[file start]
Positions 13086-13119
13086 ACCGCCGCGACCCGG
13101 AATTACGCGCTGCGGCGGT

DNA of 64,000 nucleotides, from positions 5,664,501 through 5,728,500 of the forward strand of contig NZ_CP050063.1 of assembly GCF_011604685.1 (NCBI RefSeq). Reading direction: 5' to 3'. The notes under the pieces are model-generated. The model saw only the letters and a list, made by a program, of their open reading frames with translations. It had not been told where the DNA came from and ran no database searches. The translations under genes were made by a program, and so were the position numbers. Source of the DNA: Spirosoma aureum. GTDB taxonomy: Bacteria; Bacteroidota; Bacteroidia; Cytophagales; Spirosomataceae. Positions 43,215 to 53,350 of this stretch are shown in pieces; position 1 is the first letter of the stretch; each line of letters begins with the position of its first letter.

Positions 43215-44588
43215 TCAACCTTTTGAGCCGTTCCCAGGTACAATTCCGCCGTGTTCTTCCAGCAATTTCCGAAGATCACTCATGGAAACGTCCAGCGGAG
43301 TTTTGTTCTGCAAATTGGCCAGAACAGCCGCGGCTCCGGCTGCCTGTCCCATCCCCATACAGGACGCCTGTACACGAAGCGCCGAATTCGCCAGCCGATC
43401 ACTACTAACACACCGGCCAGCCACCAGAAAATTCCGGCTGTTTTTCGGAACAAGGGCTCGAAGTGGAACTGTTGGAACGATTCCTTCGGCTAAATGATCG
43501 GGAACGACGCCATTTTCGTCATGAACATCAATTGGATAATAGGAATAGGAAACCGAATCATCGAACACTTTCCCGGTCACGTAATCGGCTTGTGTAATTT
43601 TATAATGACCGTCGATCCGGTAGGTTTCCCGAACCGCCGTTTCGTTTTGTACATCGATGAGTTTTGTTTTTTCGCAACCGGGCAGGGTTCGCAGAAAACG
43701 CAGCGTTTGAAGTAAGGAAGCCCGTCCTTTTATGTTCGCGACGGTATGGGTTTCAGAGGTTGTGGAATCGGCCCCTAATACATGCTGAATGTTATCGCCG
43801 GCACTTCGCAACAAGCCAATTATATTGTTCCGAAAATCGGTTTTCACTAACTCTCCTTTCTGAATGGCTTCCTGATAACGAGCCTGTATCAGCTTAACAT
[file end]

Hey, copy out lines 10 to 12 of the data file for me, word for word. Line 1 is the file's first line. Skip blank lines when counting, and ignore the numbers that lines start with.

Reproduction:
43601 TATAATGACCGTCGATCCGGTAGGTTTCCCGAACCGCCGTTTCGTTTTGTACATCGATGAGTTTTGTTTTTTCGCAACCGGGCAGGGTTCGCAGAAAACG
43701 CAGCGTTTGAAGTAAGGAAGCCCGTCCTTTTATGTTCGCGACGGTATGGGTTTCAGAGGTTGTGGAATCGGCCCCTAATACATGCTGAATGTTATCGCCG
43801 GCACTTCGCAACAAGCCAATTATATTGTTCCGAAAATCGGTTTTCACTAACTCTCCTTTCTGAATGGCTTCCTGATAACGAGCCTGTATCAGCTTAACAT